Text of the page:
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how do I put a toilet in my workshop?

Trevor Lambert | Posted in General Questions on

I will be building a workshop/garage/storage/storm shelter/barn at some point (was originally going to be this year, but I’m going to wait until the pandemic is over). I want to have a two-piece bathroom in there. At the same time, I hope to rough in enough under-floor drains to allow for a future full bath and kitchen, to allow for the potential of being an accessory dwelling unit at some point in the future. 

Where this starts to get complicated is that we’re on a septic system. In an ideal world, I’d tie the shop drain into the house’s septic tank. A couple of things make this pretty difficult. One is that the house is built up to a much higher elevation than the land where the shop will go. By eyeball, I’m guessing 3-4 feet. I could build the landscape up higher to equalize this, obviously (it will naturally go up at least a foot to account for under-floor insulation). But aside from being pretty expensive, there’s another problem that makes this option a complete non-starter, as far as I can imagine: there’s a driveway between the house and the future shop. I guess I could build that up, too, but then it starts to get ridiculous. My wife isn’t going to go for that. She’s not even in agreement with me on having a bathroom in the shop in the first place.

The other solutions I’ve thought up are:
1)composting toilet. Not a fan of this solution, as it doesn’t do anything for the future-proofing, and it doesn’t even get me a sink to wash my hands in. These things are not cheap either. If this is the only option, I’ll just do nothing.

2)Install a separate septic tank for the shop, and use a septic tank pump to deal with the elevation difference to the drainage field. Is there such a thing as a macerating pump that could actually be placed ahead of the tank? That would save me the cost and real estate of the second septic tank.

3)install complete septic system just for the shop. In a “cost is no object” context, this is obviously the ideal. Of course, cost is an object, especially given the difference of opinion mentioned above.

Anything I haven’t thought of?

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Replies

  1. Brian Wiley | | #1

    You might give an incinerating toilet a look—or a second look—as they may be a good fit.

    Apparently the newer models don’t sound like a howlitzer: https://www.treehugger.com/hot-poop-cinderella-incinerating-toilet-4858783

  2. Dick Russell | | #2

    "2)Install a separate septic tank for the shop, and use a septic tank pump to deal with the elevation difference to the drainage field. Is there such a thing as a macerating pump that could actually be placed ahead of the tank? That would save me the cost and real estate of the second septic tank."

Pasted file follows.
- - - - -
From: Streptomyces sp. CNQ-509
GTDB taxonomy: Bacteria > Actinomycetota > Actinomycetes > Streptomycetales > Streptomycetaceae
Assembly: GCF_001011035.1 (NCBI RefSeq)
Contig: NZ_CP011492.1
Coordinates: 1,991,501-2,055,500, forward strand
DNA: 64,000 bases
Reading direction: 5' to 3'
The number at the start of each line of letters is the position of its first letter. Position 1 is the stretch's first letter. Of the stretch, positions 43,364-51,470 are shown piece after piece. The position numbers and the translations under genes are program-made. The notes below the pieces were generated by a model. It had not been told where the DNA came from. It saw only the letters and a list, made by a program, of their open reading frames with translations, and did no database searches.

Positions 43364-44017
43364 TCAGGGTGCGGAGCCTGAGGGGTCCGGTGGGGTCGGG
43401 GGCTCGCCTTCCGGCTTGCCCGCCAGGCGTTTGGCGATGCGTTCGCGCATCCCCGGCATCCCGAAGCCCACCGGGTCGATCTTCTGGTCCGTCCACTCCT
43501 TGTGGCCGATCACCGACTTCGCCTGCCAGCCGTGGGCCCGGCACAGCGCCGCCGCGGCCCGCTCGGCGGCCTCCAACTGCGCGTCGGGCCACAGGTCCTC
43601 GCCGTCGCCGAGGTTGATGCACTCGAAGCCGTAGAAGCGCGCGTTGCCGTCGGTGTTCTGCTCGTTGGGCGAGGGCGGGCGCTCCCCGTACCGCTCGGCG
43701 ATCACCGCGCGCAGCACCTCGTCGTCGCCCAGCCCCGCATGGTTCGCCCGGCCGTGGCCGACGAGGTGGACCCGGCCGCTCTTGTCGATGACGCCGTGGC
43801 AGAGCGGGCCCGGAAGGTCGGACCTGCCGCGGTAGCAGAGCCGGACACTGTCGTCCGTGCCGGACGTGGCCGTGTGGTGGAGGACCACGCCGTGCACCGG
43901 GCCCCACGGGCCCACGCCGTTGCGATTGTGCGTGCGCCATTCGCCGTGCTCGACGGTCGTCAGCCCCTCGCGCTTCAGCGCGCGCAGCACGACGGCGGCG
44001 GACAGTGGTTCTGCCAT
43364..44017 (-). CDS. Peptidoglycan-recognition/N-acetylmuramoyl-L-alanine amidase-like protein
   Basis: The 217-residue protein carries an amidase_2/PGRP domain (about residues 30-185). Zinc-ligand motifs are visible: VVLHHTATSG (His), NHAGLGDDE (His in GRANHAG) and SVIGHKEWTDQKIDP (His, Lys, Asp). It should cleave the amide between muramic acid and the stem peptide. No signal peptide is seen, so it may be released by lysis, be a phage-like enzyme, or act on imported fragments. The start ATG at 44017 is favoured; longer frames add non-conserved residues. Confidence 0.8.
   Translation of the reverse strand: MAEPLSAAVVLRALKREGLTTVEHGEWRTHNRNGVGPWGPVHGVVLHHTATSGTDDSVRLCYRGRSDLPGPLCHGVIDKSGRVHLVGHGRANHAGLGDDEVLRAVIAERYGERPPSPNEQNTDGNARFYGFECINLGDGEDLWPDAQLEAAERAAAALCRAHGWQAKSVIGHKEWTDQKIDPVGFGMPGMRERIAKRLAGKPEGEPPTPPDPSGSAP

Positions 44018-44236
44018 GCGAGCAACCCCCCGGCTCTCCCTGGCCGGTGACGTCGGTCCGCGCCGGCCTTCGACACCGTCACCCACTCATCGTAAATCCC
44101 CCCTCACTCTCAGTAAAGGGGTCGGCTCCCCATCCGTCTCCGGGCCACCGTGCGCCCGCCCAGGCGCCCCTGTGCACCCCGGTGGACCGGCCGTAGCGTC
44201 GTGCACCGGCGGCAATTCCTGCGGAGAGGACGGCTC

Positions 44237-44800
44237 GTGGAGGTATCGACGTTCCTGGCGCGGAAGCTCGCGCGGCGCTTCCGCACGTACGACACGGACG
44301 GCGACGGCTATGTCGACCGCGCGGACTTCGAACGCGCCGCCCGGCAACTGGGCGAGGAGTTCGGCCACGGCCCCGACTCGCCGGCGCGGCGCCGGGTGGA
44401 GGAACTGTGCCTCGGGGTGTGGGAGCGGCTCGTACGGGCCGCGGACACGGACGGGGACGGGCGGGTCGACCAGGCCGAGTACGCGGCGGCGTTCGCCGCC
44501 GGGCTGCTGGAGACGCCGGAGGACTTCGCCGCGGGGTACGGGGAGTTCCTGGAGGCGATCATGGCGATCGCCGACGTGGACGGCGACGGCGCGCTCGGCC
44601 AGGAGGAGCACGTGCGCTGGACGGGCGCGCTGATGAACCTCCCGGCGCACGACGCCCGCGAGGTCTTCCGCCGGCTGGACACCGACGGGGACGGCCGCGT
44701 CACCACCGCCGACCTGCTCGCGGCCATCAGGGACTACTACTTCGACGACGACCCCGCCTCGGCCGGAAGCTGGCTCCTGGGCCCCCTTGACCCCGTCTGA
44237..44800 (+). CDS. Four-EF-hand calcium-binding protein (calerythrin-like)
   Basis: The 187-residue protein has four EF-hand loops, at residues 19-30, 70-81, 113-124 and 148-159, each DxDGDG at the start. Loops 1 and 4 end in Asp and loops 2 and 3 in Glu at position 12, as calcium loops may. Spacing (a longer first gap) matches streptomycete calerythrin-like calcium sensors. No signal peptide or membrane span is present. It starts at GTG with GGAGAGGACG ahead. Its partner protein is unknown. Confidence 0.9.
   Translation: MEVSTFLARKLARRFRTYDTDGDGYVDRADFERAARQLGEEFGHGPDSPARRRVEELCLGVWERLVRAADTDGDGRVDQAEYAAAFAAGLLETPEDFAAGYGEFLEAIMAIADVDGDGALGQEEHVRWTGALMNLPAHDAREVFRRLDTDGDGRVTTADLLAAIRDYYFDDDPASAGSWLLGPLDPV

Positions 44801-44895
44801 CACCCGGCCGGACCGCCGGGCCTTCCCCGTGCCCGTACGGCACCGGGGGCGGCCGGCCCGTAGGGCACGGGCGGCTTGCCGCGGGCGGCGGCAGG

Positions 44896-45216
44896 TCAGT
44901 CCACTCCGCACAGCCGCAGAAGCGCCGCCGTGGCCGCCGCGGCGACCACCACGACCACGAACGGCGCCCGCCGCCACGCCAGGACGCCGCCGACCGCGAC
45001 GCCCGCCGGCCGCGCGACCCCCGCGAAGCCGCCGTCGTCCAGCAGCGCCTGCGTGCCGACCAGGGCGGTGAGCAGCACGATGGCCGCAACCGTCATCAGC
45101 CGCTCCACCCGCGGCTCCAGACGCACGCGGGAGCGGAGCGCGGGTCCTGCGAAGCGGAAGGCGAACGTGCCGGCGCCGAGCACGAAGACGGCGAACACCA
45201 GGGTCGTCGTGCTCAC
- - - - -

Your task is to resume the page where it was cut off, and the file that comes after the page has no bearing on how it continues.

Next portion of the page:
While there are macerating pumps that will break up and lift toilet effluent to a septic tank at higher elevation, doing that is frowned on by septic system designers. A septic tank depends on settling out solids to the tank bottom where much of the bacterial digestion process takes place. Breaking up the solids from a toilet into far smaller particles, some quite tiny, hampers the settling process and requires much longer residence time to get the same degree of solids removal. This in turn calls for a bigger septic tank, if designing a new system. Otherwise, the total solids content of the "clarified" liquid is higher and creates a potential clogging problem for the leach (aka drain) field.

    That leads me to think that your best design would include a separate septic tank, one with an overflow pump chamber, in which there would be a common septic pump with level control to move the liquid up hill to the leach field. Such designs are quite common in my area, where many residences are on lakefront slopes and draining by gravity to a leach field is not possible. Leach fields here must be at least 75 ft back from the lake.

  3. plumb_bob | | #3

    What about pumping to a tank and having the honey truck haul it away when needed? With low volume use the haul would most likely be infrequent and not too expensive.

    1. Trevor Lambert | | #4

      Are you suggesting pumping from the septic tank into a secondary tank? If so, would this tank be above or below ground? In either case, I could imagine freezing being a problem.

  4. Rick Van Handel | | #5

    If your local ordinance allows it, a stand alone holding tank just for the shop is a fairly reasonable option. This would also allow you to tie in floor drains, which ordinarily would be kept out of a normal septic system.

    What is the vertical difference in elevation between the house and the garage?

    Depending on whether your existing septic tank is 2 or 3 compartments, and filtered or unfiltered, might determine if a grinder pump setup would be detrimental. A grinder pump install with pump controls is probably more expensive than installing a small holding tank, so for a system that may not have much usage, it’s probably your best value option.

    1. Expert Member
      Malcolm Taylor | | #6

      The other benefit of a tank and pump chamber over a grinder pump is that when things go wrong, the problem is out in the yard, not in your basement.

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